What is clear is that the industry is fully engaged in producing a drone taxi program. High powered electric motors and batteries has made all this plausible as well as all possible configurations.
The best setup is not so clear yet.
I do think that the typical speed can be over 100 miles per hour but not a lot faster. Yet 80 is good as well. What is important is that you now have line of sight movement for a useful distance and no interruptions from traffic.
Certainly good enough for the urban environment and very welcome.
Boeing throws its weight behind Larry Page's flying taxi startup
Kitty Hawk first showed off its Cora aircraft last year and now Boeing has come onboard(Credit: Kitty Hawk)View gallery - 7 images
With the backing of Google co-founder Larry Page, California-based startup Kitty Hawk already has some noteworthy names attached to its flying taxi endeavors. And it has now found another in heavyweight Boeing, with the industry veteran teaming up with its fresh-faced counterpart to accelerate the age of electric aviation.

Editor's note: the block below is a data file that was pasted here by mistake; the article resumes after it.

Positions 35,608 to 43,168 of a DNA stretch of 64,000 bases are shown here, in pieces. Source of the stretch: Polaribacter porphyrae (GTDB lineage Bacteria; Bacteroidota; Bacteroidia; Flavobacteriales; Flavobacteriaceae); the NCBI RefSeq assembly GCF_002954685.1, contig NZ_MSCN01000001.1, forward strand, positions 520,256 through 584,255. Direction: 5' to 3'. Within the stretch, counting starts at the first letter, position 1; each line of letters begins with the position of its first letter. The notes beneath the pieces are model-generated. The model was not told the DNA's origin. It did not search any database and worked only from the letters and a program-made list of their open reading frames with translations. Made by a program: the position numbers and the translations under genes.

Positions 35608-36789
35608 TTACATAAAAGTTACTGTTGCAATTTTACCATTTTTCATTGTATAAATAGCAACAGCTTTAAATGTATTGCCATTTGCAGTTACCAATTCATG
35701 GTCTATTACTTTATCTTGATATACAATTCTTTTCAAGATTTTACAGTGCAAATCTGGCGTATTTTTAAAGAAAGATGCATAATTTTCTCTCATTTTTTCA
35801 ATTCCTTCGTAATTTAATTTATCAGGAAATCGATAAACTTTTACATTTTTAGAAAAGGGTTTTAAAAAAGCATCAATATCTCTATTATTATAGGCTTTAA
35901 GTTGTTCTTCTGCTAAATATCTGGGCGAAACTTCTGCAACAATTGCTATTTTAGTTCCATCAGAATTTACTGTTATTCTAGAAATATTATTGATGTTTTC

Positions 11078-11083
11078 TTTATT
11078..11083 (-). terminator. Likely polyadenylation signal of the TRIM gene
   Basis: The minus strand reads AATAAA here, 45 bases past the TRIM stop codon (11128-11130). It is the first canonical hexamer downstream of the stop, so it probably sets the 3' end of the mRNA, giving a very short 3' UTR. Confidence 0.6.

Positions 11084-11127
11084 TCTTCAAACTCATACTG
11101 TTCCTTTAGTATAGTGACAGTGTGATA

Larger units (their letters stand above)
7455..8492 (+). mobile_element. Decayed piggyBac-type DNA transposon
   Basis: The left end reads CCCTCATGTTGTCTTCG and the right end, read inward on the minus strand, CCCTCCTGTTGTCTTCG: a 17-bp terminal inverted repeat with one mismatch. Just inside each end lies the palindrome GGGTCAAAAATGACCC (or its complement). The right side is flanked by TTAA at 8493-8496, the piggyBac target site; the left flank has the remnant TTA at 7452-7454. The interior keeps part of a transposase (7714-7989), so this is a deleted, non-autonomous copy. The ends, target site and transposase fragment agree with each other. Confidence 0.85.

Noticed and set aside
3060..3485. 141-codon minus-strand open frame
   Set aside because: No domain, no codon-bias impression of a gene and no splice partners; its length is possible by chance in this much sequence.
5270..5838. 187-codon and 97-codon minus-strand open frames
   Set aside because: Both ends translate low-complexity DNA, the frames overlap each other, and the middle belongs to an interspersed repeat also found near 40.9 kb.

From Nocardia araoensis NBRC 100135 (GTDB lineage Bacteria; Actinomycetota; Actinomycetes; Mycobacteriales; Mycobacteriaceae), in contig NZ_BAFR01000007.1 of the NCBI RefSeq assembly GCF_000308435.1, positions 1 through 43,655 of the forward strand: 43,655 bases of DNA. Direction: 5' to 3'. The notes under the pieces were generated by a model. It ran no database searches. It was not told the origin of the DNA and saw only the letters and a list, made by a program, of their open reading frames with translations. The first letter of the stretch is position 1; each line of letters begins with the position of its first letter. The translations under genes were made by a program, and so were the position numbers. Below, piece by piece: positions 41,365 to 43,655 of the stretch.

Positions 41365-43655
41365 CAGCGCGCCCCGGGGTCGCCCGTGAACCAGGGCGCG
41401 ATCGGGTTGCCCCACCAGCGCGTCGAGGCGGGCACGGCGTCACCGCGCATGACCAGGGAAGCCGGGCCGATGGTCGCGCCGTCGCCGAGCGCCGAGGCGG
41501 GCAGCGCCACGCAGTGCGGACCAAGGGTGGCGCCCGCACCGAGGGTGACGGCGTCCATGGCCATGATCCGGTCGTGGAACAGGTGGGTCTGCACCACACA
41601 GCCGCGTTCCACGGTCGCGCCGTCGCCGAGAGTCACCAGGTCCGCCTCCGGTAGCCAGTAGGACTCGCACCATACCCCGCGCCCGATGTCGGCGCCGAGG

Kitty Hawk first showed off its Cora aircraft last year, detailing a two-seater short hop electric plane that uses 12 propellors mounted on its wings to take off vertically, and then a single prop at the rear for horizontal flight. The company says the aircraft can cover around 62 miles (100 km) per charge of its battery and hit speeds of 110 mph (180 km/h).
The division behind Cora has now entered a strategic partnership with Boeing, with the two to work together on advancing "safe urban air mobility."
Boeing already has its fingers in a number of flying taxi-flavored pies, including its own in-house electric VTOL aircraft, a recent acquisition of electric aircraft company Aurora, and its US$2 million contest to build a personal flying machine. "Working with a company like Kitty Hawk brings us closer to our goal of safely advancing the future of mobility," says Steve Nordlund, vice president and general manager of Boeing NeXt. "We have a shared vision of how people, goods and ideas will be transported in the future, as well as the safety and regulatory ecosystem that will underpin that transportation